Question Video: Defining the Term “Homeostasis” | Nagwa Question Video: Defining the Term “Homeostasis” | Nagwa

Question Video: Defining the Term “Homeostasis” Biology • Third Year of Secondary School

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Controlling blood sugar levels is an important part of homeostasis. What is homeostasis?

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Video Transcript

Controlling blood sugar levels is an important part of homeostasis. What is homeostasis? (A) The maintenance of a constant internal environment. (B) The maintenance of a constant external environment. (C) The maintenance of a constant body temperature. (D) The maintenance of a changing external environment.

This question is asking what the word “homeostasis” means in biology. The prefix homeo- is a derivative of the familiar root word “homo” which means same. The suffix -stasis comes from the Greek word that means stoppage or standing, which describes how something in stasis remains still, in a state of equilibrium.

Well, homeostasis does not exactly keep things completely constant, but it does aim to maintain a state of equilibrium within our bodies within a narrow range. For example, when body temperature becomes too high due to sitting out in the Sun for too long, we begin to sweat. This is the body’s way of trying to cool us down and maintain a fairly constant internal temperature so that all of our cellular processes can continue to occur efficiently.

This question provides us with another example of homeostasis: controlling blood sugar levels. In your body, a sugar called glucose can either be stored as glycogen or used to release energy in a process called cellular respiration. Too little glucose, or too much glucose, can be very dangerous for the body. So we, usually unconsciously, closely regulate and maintain its concentration in our bloodstream. The pancreas is an important organ that usually helps to control blood glucose levels.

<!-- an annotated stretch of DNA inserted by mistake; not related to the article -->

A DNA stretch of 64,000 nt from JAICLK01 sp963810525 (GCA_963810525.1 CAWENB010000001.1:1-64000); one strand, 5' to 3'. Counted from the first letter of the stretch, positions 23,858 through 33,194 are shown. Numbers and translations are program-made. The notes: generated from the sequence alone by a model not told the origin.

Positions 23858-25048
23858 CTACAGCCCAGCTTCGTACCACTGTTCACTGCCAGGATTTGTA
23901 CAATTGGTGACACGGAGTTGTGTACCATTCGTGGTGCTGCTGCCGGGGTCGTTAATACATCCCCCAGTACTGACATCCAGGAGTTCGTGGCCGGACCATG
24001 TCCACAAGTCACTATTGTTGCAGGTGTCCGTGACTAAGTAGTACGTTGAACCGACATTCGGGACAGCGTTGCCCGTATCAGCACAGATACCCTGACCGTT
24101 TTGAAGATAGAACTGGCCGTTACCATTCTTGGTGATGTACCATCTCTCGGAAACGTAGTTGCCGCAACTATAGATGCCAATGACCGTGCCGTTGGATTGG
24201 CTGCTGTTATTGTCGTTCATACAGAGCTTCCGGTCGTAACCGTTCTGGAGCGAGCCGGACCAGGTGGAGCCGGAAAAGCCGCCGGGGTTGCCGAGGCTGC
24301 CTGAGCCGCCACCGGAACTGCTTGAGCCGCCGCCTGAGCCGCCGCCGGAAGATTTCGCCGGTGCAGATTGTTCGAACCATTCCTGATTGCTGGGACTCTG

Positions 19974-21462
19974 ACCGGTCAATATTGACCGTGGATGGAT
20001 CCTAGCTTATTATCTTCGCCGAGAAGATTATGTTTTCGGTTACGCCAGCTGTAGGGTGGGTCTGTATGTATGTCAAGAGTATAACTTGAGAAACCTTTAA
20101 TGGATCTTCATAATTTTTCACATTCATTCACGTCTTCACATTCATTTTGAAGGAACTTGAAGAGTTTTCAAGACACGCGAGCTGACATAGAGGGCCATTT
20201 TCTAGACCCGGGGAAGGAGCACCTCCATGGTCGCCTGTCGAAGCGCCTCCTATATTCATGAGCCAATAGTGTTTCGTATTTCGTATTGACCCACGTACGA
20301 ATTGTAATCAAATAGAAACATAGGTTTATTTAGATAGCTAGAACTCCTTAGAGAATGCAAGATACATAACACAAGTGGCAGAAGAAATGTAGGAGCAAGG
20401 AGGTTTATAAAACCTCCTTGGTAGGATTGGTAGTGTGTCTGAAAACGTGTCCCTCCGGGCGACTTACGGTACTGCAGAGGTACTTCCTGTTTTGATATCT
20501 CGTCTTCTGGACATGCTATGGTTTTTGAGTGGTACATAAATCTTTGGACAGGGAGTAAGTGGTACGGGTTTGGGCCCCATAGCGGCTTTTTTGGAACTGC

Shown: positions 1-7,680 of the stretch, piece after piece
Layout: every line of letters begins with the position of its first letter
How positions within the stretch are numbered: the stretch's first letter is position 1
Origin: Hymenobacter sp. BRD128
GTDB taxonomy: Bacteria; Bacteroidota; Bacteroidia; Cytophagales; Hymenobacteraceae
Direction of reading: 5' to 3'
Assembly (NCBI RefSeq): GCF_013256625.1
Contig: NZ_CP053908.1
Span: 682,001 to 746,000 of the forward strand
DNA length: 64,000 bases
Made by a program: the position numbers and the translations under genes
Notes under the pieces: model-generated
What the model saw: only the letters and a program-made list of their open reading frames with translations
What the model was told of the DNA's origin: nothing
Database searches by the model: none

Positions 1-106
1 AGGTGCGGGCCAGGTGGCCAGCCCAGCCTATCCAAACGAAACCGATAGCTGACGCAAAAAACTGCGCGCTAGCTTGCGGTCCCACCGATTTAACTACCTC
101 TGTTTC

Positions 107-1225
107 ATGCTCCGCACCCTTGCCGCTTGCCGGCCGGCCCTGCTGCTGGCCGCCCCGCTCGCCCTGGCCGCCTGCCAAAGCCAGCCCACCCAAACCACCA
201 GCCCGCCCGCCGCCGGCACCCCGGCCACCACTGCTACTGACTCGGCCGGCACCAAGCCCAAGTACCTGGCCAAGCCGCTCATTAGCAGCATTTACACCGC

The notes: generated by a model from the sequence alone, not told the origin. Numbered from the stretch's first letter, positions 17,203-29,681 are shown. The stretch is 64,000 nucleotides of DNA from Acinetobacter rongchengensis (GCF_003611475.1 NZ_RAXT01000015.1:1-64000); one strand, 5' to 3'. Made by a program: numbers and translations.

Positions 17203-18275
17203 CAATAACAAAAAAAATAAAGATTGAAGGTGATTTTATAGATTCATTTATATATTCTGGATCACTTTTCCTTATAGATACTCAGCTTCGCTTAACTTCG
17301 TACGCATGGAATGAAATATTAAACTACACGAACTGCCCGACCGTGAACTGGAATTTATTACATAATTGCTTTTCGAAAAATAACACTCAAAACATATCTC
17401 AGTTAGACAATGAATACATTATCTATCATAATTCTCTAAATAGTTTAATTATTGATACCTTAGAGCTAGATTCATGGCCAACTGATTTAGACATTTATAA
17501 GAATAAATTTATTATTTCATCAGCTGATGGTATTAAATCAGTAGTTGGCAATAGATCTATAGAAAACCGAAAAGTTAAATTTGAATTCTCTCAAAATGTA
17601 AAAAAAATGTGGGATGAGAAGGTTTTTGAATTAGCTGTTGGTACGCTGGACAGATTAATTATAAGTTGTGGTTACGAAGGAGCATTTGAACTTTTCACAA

If glucose levels in the blood are high, such as after a sugary snack, this usually stimulates the pancreas to release a hormone called insulin. Insulin causes more glucose to be stored as glycogen, among its other effects, which reduces blood glucose level back to a healthy range. However, if blood glucose levels become too low, the pancreas releases a different hormone called glucagon. Glucagon can cause glycogen stores to be broken down so that more glucose is released back into the blood, increasing blood glucose back to a healthy range.

If we take a look back at the answer choices, we can see the answer choice (C) is describing an example of homeostasis: maintaining a constant body temperature. However, we know that there are other conditions that the body needs to maintain within a narrow range, such as a blood glucose. So while this is a good example of homeostasis, it is not the definition that the question is asking for.

Homeostasis has nothing to do with maintaining an external environment, as suggested in answer choices (B) and (D). Both of these choices are also therefore incorrect.

Instead, homeostasis involves maintaining a constant internal environment in response to, and in spite of, any external or internal changes. Therefore, the correct answer to this question is that homeostasis is (A), the maintenance of a constant internal environment.

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